Early Gothic Sculpture and Painting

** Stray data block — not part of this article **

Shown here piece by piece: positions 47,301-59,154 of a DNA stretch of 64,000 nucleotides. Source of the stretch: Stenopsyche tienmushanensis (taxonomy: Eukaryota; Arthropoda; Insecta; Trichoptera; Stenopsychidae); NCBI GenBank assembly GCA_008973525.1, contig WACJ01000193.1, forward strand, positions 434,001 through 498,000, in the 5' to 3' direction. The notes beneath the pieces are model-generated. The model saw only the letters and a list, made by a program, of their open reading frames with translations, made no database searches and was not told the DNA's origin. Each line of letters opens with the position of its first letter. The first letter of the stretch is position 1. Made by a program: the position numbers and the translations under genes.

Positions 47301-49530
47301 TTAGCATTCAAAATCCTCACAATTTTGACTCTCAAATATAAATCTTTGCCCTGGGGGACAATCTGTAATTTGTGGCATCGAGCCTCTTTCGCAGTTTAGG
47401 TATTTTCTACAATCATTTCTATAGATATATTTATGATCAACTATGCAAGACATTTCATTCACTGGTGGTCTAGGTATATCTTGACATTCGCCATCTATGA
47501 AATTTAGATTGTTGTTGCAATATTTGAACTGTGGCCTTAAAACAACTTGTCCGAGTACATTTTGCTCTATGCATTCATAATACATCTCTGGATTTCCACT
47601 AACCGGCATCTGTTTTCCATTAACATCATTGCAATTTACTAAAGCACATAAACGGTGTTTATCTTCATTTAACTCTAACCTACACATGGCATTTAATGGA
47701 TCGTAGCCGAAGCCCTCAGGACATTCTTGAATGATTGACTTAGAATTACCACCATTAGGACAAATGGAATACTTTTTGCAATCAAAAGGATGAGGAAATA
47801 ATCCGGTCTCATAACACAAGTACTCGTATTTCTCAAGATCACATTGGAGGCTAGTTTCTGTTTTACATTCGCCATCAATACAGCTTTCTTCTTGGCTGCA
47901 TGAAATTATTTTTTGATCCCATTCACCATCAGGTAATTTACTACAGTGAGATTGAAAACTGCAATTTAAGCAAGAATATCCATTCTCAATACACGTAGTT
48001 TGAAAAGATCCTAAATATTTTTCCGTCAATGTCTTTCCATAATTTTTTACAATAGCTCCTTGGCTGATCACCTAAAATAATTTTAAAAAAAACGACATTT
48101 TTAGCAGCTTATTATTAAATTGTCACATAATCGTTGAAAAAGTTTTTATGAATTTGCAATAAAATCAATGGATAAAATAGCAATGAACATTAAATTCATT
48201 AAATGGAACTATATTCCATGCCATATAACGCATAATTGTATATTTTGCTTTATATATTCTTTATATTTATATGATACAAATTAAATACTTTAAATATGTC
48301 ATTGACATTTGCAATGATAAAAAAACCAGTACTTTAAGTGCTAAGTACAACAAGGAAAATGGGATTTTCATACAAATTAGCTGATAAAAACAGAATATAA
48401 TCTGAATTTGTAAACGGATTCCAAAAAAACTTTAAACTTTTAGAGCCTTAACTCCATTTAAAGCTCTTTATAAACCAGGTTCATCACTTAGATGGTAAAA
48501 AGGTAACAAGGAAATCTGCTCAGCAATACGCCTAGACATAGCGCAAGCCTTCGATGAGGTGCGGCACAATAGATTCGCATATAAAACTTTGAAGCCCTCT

The west portals of Chartres Cathedral, the best-preserved sculptural ensemble of the mid-twelfth century are the sculptural counterpart of Early Gothic architecture. Since the sculpture of Chartres grows out of the more experimental portals of the west façade of Saint-Denis, dedicated in 1140, the date of the late 1140’s is reasonable for the carving and erection of the Royal Portals of Chartres. Chartres’ west portals establish a new relationship between sculpture and architecture. The sheer quantity and variety of sculpture in the west portals of Chartres indicate that the portals must have been carved by six or more artists. The supervising sculptor or headmaster was responsible for most of the central portal. In contrast to twelfth-century architecture, which reflects a matured creativity from the late 1130’s through the last decade of the century, early Gothic sculpture passes through an experimental phase at Saint-Denis and Étampes and reaches its apogee in the Royal Portals at Chartres.